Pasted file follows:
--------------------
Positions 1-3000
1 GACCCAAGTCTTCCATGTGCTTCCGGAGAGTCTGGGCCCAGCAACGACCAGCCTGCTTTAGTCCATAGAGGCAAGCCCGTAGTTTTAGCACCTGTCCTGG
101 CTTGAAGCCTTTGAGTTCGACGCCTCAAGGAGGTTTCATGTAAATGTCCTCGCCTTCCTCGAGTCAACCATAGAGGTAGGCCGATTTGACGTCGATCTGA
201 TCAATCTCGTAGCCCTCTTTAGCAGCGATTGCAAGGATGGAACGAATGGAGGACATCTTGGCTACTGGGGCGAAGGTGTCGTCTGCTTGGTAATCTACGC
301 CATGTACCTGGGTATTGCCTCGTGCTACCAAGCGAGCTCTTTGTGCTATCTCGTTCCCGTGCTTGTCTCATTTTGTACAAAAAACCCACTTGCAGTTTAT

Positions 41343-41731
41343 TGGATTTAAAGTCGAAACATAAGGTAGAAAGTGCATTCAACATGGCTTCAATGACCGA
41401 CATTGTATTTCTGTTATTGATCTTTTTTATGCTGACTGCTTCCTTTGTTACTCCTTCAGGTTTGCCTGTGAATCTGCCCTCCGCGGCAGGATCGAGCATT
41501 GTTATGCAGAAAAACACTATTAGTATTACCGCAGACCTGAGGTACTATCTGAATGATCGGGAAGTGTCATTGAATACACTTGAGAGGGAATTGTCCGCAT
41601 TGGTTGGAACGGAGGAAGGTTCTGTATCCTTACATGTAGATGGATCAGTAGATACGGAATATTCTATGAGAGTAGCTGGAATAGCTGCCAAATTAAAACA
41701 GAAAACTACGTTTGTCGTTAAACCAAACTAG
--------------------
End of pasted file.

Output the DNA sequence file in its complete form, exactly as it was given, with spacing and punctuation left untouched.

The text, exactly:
Positions 1-3000
1 GACCCAAGTCTTCCATGTGCTTCCGGAGAGTCTGGGCCCAGCAACGACCAGCCTGCTTTAGTCCATAGAGGCAAGCCCGTAGTTTTAGCACCTGTCCTGG
101 CTTGAAGCCTTTGAGTTCGACGCCTCAAGGAGGTTTCATGTAAATGTCCTCGCCTTCCTCGAGTCAACCATAGAGGTAGGCCGATTTGACGTCGATCTGA
201 TCAATCTCGTAGCCCTCTTTAGCAGCGATTGCAAGGATGGAACGAATGGAGGACATCTTGGCTACTGGGGCGAAGGTGTCGTCTGCTTGGTAATCTACGC
301 CATGTACCTGGGTATTGCCTCGTGCTACCAAGCGAGCTCTTTGTGCTATCTCGTTCCCGTGCTTGTCTCATTTTGTACAAAAAACCCACTTGCAGTTTAT

Positions 41343-41731
41343 TGGATTTAAAGTCGAAACATAAGGTAGAAAGTGCATTCAACATGGCTTCAATGACCGA
41401 CATTGTATTTCTGTTATTGATCTTTTTTATGCTGACTGCTTCCTTTGTTACTCCTTCAGGTTTGCCTGTGAATCTGCCCTCCGCGGCAGGATCGAGCATT
41501 GTTATGCAGAAAAACACTATTAGTATTACCGCAGACCTGAGGTACTATCTGAATGATCGGGAAGTGTCATTGAATACACTTGAGAGGGAATTGTCCGCAT
41601 TGGTTGGAACGGAGGAAGGTTCTGTATCCTTACATGTAGATGGATCAGTAGATACGGAATATTCTATGAGAGTAGCTGGAATAGCTGCCAAATTAAAACA
41701 GAAAACTACGTTTGTCGTTAAACCAAACTAG